a Taj MuttHall Dog Diary: About Tethering Dogs

Thursday, May 17, 2012

About Tethering Dogs

SUMMARY: Apparently I'm swimming against the stream here.
The vitriol that people use against other people who tether their dogs in the yard is amazing. More and more places are passing laws where it's illegal to tether your dog in the yard. Period. There is apparently no room for situations where tethering actually makes sense.

Let me give you two examples.

Example one.

When I was a kid, the neighborhood we lived in was a nice, basic, middle-class neighborhood. And none of the yards had fences. You were considered a weird antisocial freak if you put a fence around your yard. Our family dog liked being in the yard and could entertain herself for hours with a toy or a stick or a rock (not that we gave them to her--she'd just find them or dig them up). Normally she was in the house with the family or out in the yard with us kids. But sometimes it was nice to let her be out in the yard on her own for a while. And if the whole family left the house for longer periods, it just made more sense sometimes for her to be outside (potty issues, like that). She always had shade. We never left her outside in bad weather conditions or anything like that. It was a good solution and worked well for all of us. This was not an abused or neglected dog.

Example two.

As an adult, one of my dogs--Sheba--a Siberian Husky--couldn't be confined in the yard. She went over, under, and through fences. We added concrete and electric fence--didn't help. Added Invisible Fence--helped some but she'd still get out sometimes. When we were gone for even a short time, tethering was the only way to keep her safe (at home, out of traffic). She was never near a fence where she could go over and hang herself, always near drinking water, always had shade and shelter. I don't know what we'd have done if tethering were illegal. (And actually just tethering wasn't always a solution--she could slip collars and harnesses, too. The combination of that plus the Invisible Fence was the only thing that worked fairly well.)

I use a doggie door so that my dogs have access to the house as well. If we closed that and confined her to the house while we were gone, she sometimes would break through a window or tear up carpet, doors, or curtains trying to get out. So locking her in the house wasn't always an option.

None of my other dogs have ever been tethered (or needed to be). She had freedom of movement, ability to potty, and interaction with the environment and our other dogs that way, none of which she'd have had if I had to put her in a tiny wire crate whenever we left the house, sometimes for many hours at a time.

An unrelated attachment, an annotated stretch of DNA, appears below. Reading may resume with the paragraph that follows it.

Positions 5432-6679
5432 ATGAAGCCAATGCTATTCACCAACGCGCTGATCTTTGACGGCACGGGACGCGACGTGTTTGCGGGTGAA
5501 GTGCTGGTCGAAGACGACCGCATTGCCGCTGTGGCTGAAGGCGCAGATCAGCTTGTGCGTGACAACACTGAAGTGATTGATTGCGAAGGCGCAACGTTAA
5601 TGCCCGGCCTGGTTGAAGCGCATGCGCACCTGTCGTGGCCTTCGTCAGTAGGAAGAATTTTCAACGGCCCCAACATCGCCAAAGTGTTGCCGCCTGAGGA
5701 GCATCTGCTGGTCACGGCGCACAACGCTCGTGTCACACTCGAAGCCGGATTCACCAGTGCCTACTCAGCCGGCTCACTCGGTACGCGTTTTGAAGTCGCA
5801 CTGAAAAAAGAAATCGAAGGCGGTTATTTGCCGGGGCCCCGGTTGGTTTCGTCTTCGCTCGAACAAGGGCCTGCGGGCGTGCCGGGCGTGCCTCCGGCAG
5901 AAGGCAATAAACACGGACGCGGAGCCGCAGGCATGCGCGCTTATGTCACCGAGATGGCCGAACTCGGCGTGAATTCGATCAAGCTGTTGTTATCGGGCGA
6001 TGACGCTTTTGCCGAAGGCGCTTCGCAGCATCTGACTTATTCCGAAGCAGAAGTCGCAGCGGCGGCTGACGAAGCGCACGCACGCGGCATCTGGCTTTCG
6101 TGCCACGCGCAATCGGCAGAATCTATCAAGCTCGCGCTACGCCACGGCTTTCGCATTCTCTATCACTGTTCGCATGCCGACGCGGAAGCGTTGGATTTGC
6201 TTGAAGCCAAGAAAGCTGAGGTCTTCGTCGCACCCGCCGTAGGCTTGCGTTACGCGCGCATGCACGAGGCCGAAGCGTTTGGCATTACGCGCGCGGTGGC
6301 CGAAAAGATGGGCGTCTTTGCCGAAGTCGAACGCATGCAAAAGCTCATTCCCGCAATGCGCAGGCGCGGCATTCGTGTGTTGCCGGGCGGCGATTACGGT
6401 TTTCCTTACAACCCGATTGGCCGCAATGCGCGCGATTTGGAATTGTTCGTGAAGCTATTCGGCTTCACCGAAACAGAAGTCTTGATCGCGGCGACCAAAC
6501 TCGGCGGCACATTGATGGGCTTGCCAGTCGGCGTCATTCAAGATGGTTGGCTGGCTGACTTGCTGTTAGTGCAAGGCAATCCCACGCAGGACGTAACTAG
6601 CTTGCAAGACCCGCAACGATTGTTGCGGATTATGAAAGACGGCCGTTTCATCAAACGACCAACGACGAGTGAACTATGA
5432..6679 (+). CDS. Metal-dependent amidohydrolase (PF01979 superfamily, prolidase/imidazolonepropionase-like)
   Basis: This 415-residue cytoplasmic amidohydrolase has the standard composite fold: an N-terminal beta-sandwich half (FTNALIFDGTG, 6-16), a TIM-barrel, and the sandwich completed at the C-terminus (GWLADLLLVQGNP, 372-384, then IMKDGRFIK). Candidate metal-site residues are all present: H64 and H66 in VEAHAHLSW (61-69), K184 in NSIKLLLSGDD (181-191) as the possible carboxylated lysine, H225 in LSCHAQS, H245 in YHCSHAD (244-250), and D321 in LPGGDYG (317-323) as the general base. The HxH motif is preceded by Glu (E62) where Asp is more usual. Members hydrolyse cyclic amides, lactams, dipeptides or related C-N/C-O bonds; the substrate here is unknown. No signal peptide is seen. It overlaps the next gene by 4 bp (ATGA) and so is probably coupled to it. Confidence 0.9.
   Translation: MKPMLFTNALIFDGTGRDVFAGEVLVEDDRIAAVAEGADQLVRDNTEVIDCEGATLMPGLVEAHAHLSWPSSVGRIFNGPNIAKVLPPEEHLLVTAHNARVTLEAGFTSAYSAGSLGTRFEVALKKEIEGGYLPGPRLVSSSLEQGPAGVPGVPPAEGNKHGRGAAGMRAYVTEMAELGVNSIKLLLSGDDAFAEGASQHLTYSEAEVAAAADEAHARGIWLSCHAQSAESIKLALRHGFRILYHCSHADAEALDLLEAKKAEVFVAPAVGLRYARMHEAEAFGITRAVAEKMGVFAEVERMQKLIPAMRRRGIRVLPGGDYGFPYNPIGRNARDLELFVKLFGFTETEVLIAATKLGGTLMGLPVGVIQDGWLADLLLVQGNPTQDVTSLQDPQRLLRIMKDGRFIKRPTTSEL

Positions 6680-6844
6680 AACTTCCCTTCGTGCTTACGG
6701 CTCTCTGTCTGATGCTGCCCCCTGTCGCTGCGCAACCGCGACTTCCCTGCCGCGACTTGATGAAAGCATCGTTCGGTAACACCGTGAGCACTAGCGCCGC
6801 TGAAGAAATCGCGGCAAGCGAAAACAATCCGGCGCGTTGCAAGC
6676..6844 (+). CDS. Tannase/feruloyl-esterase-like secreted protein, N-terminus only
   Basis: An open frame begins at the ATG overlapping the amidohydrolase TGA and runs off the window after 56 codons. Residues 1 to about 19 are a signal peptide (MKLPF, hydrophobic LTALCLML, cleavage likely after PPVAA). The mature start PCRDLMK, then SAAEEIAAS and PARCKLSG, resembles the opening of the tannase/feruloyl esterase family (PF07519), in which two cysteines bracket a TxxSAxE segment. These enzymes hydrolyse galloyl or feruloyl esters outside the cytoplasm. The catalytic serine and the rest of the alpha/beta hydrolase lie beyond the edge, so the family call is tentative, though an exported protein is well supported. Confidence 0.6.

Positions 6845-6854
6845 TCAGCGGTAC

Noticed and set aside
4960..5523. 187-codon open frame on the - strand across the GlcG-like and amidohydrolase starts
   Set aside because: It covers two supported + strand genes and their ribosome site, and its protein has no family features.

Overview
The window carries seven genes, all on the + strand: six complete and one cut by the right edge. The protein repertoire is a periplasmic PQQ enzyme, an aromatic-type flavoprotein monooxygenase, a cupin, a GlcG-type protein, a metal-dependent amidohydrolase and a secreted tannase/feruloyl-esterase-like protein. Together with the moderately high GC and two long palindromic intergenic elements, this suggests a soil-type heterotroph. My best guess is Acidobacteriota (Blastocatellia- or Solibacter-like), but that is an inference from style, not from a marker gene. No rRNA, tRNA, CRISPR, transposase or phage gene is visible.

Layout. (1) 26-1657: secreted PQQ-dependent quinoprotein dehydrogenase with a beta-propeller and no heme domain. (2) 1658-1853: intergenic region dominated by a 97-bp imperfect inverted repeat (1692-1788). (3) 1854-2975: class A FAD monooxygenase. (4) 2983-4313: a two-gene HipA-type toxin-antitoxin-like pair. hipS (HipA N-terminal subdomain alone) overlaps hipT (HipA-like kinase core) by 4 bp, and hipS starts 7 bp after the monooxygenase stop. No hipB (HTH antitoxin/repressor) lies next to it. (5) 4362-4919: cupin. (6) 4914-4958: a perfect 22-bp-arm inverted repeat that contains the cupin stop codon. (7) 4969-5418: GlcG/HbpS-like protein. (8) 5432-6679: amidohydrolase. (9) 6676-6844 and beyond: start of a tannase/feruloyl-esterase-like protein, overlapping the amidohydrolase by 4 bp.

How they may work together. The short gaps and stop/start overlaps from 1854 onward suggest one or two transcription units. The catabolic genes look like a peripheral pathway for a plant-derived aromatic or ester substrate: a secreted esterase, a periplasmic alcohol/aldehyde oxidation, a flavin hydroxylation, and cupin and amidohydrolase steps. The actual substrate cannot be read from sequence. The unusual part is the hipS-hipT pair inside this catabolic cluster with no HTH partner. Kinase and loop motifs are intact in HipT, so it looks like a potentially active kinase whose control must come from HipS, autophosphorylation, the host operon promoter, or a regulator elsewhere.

And, dunno about you, but I think that's a better solution for the dog than building a permanent concrete and chain-link kennel, in addition to that being an expensive and space-consuming option.

Antitethering laws are general-purpose laws made because some people are idiots and that ignore situations for when tethering makes sense.


  1. We have a law here but it states they can only be chained up for 8 hours a day.

    1. That still might be tough. A typical work day is 8 hours, plus lunch, plus commute. I actually don't see a lot of difference between tethering and leaving the dog in a small confined area. When I lived in a townhouse, I had a "yard" that was really just a patio and a little dirt, total size about 10 feet square--maybe less space than my tethered husky had. Leaving my dog (Amber) confined to that yard for 10+ hours a day wouldn't be any different from having her tethered for that period, yet I gather that's still legal. It just doesn't all add up for me.

  2. Growing up we didn't have a fence either. Sam the dog had a dog house and was on a long chain during the day. He loved it out there. Slept the night in his dog house. Spent the hours we were home hanging out with us inside. Once we forgot to put him out when we went somewhere. Came back to shredded curtains - he had attempted to get outside to go bathroom, and was totally ashamed he had to go on the floor. He was a loved dog with shade and water and housing. And he was tethered.